Your eventual success at anything really depends on you. Yes, YOU. The pivotal factor is how much effort and time you put into anything. You should be self-motivated and have a positive view of life, whatever the outcome of any enterprise. And that applies to English language learning also.
Most English language learners (ELLs), whether learning it as a foreign language or a second language, want to improve their spoken English. They want to improve their oral communication skills in English. They try different types of activities and strategies, but not many succeed in acquiring a good command of speaking skills. The following are just a few tried and tested tips that might boost your pace of learning and also improve the quality of the language.
The first task perhaps is to analyze your language learning needs. What is it that you want to do with English? What is your purpose? Is it just for fun or study or research or travel? When your objective is clear, you should make a plan. Plan your work and work your plan. Find out what your current level is and decide the level you want to reach. Once you have done that, use the following tips to become a better English language learner.
Get actively involved in oral communication:
You should begin conversations and keep talking in the target language. Grab every opportunity to use the language. Ask questions, put forward your views and respond to others’ opinions. You can even try to befriend native speakers, in person or online. In short, remember that language is primarily a speech.
Become a reflective learner:
To reflect means to think carefully and deeply about something. More often than not we do not really think of what we are doing. A good thing to do is to reflect upon what you are doing. See whether you are doing it right and what improvements can be made for better and quicker results.
Explore the nuances of the English language:
First of all, what does it mean by “nuances”? Well, Cambridge Advanced Learner’s Dictionary defines the word “nuance” as “a very slight difference in appearance, meaning, sound, etc:” Explore the nuances of English by developing powers of observation. But It is extremely important in language study to notice and understand the difference between two similar sounding or looking language items; for instance, lid and lead, ship and sheep, mat and mate. No two words or structures are interchangeable—one is always more appropriate than the other. That is why you need to pay special attention to such items of language. Remember, many “see”, few “observe”; many “hear”, few “listen”.
Hone study skills:
I am sure you have met many students who study hard but they do not get desired results. The same is the case with language learners. Analyse your study skills and see whether you need to modify them. You might need to find out what type of learner you are. Do you remember better if you read something aloud? Or do you remember better if you read in your mind? How do you record what you learn? How do you revise? How often do you practise? What time of the day or night is good for you? How do you clear your doubts? All these and many more are aspects of study skills. It is worth spending time on sharpening them.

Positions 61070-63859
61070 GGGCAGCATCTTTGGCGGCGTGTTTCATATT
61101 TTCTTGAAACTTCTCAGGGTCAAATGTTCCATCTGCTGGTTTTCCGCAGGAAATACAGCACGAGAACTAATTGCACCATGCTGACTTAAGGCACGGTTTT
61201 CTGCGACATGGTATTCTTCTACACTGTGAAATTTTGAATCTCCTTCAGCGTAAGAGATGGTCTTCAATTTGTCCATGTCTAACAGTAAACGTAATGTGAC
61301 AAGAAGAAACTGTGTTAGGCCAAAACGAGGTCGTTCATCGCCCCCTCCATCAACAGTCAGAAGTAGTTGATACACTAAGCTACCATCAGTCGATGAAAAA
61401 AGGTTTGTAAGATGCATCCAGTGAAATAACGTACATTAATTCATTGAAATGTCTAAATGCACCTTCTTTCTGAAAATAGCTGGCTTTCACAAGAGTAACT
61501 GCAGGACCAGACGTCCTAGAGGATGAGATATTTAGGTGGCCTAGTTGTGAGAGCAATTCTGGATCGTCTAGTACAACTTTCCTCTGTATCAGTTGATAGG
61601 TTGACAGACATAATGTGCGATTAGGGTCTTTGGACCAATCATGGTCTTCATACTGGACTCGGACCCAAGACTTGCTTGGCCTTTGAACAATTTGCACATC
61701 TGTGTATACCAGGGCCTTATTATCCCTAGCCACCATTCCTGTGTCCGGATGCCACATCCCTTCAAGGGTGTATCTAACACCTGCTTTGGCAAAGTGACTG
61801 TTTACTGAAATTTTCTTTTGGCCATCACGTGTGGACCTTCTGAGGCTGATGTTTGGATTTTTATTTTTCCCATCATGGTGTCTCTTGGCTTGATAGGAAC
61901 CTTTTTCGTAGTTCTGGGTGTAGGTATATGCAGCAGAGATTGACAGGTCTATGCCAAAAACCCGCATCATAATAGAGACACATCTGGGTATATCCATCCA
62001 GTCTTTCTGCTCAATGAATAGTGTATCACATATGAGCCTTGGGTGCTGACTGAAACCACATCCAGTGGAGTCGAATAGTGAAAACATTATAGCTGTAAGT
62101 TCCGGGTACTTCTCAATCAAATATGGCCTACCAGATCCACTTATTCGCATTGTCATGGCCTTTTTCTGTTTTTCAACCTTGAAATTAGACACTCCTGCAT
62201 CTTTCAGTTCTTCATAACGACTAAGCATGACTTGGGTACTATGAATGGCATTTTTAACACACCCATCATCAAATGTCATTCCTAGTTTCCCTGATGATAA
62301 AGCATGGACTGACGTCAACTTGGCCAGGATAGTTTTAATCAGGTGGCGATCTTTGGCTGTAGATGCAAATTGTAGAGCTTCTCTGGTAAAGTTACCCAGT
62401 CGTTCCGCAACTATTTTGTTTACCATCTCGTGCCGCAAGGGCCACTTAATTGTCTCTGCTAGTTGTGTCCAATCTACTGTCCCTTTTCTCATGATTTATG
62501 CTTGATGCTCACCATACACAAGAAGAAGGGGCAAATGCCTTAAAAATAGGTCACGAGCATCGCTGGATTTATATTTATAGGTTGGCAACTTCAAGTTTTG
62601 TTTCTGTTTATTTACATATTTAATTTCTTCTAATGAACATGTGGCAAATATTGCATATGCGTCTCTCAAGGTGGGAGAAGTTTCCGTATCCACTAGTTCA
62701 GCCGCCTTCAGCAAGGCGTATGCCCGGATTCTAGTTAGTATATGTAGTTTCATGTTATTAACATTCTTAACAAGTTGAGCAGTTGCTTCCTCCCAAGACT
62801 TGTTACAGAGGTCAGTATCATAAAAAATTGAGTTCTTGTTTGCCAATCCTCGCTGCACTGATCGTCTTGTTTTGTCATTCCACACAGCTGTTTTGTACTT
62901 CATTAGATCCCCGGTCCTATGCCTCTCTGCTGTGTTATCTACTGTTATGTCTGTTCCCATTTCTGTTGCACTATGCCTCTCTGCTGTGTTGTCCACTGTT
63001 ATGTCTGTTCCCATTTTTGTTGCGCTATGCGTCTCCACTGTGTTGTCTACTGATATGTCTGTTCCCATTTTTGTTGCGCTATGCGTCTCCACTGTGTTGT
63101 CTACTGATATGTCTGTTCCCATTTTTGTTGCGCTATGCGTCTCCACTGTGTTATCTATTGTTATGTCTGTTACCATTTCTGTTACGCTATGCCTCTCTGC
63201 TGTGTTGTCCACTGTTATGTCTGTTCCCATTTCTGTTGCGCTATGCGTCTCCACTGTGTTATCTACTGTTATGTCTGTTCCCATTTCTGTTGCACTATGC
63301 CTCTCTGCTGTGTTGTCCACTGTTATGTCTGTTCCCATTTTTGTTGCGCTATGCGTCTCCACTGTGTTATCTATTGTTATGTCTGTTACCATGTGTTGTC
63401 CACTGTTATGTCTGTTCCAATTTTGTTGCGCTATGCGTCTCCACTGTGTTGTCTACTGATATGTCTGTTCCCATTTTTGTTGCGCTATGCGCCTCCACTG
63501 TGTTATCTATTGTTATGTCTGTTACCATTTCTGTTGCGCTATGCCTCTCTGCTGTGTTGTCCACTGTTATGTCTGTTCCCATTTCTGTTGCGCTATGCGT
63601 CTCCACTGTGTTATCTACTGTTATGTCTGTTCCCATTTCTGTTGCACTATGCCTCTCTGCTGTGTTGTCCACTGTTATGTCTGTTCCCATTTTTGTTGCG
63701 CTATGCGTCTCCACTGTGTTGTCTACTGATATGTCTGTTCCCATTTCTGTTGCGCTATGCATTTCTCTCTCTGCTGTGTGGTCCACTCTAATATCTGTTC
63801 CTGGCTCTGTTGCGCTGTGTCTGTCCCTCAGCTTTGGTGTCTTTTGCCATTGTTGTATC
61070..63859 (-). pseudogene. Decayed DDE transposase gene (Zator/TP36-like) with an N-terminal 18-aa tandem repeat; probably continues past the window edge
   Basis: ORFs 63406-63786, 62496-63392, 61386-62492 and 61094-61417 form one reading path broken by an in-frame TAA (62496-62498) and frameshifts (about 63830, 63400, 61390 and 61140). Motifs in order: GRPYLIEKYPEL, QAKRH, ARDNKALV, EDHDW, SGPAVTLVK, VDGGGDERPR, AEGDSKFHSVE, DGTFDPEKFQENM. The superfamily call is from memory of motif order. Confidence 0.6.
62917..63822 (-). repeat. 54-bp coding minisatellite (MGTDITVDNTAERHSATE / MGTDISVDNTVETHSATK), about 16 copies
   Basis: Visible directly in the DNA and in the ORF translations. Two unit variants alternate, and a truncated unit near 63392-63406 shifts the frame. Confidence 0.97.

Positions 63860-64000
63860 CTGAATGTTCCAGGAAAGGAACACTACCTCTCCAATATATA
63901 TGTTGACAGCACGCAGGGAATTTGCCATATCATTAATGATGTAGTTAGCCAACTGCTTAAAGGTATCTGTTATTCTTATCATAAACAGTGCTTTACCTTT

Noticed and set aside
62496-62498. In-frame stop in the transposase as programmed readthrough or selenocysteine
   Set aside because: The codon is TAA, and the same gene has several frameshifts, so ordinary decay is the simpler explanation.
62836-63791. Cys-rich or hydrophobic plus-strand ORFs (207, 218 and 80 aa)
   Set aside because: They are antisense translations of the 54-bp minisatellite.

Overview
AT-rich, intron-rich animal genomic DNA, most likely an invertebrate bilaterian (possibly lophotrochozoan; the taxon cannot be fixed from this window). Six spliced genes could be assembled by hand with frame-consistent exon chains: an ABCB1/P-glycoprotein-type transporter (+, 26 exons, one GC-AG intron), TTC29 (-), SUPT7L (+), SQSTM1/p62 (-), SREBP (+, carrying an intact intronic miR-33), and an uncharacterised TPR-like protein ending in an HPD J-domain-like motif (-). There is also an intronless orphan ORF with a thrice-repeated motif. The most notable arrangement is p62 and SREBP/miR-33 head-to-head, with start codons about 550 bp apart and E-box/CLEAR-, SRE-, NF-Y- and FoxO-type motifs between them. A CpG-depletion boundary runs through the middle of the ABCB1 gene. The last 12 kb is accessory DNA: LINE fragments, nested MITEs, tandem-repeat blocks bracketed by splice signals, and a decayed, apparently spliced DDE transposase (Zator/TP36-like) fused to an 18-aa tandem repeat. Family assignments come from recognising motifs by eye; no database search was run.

Share interesting and useful information:
The more you share good things with people, the more you will be rewarded. That is the rule of nature. Find out some interesting stuff not likely to be known to many. Share it with people who you think may be interested in such material. Your time and effort will not go in vain. Sooner or later, those who have benefited because of your work will return the favour.
Become meticulous in the use of words:
Words clothe your thoughts. Words can make or mar your personal and professional life. Be very precise in your choice of words. Before using a word, try to know what it means in a particular context. See how the meaning changes by changing a word. Be a word-hunter; it is fun, believe me.
Acquire reference skills:
Many learners, in spite of their best endeavours, fail to reach the level of English they desire. One of the main reasons may be that they do not know what material to refer to and how. As an English language learner, you should prefer authentic material, be it a dictionary, a book or a website. Find out the people involved in its preparation—their qualifications, experience, publications, etc. Another related point is about the method of using any material. For instance, using a dictionary. It is not advisable to consult a dictionary the moment you come across a new or unfamiliar word. Look at the context and the co-text, make a guess at the meaning, read on and you may understand that word without consulting a dictionary.
Develop a culture of learning:
Learning English is not possible by just reading books on or about the English language. You will have to develop an interest in a diverse range of subjects. Be a good learner of every subject and your knowledge of English is a certain by-product. If you learn how to learn, a good command of English is not far.
Enjoy the idiomatic richness of the English language:
English is an idiomatically rich language. Even in colloquial English one can easily find the richness and beauty of English expressions. Some of them may be difficult to understand, some may be totally illogical, some may sound or appear wrong. But that is English. There are two possibilities: one, you may get bogged down in complexities; two, you may enjoy the intricacies of English expressions. Choose the latter. Relish the challenge; delight in learning English.
The above list is not comprehensive. Many learners develop their own styles and methods of learning, revising and practising English. Do the same for your own language development.
Happy learning, happy sharing!
— Dharmendra Sheth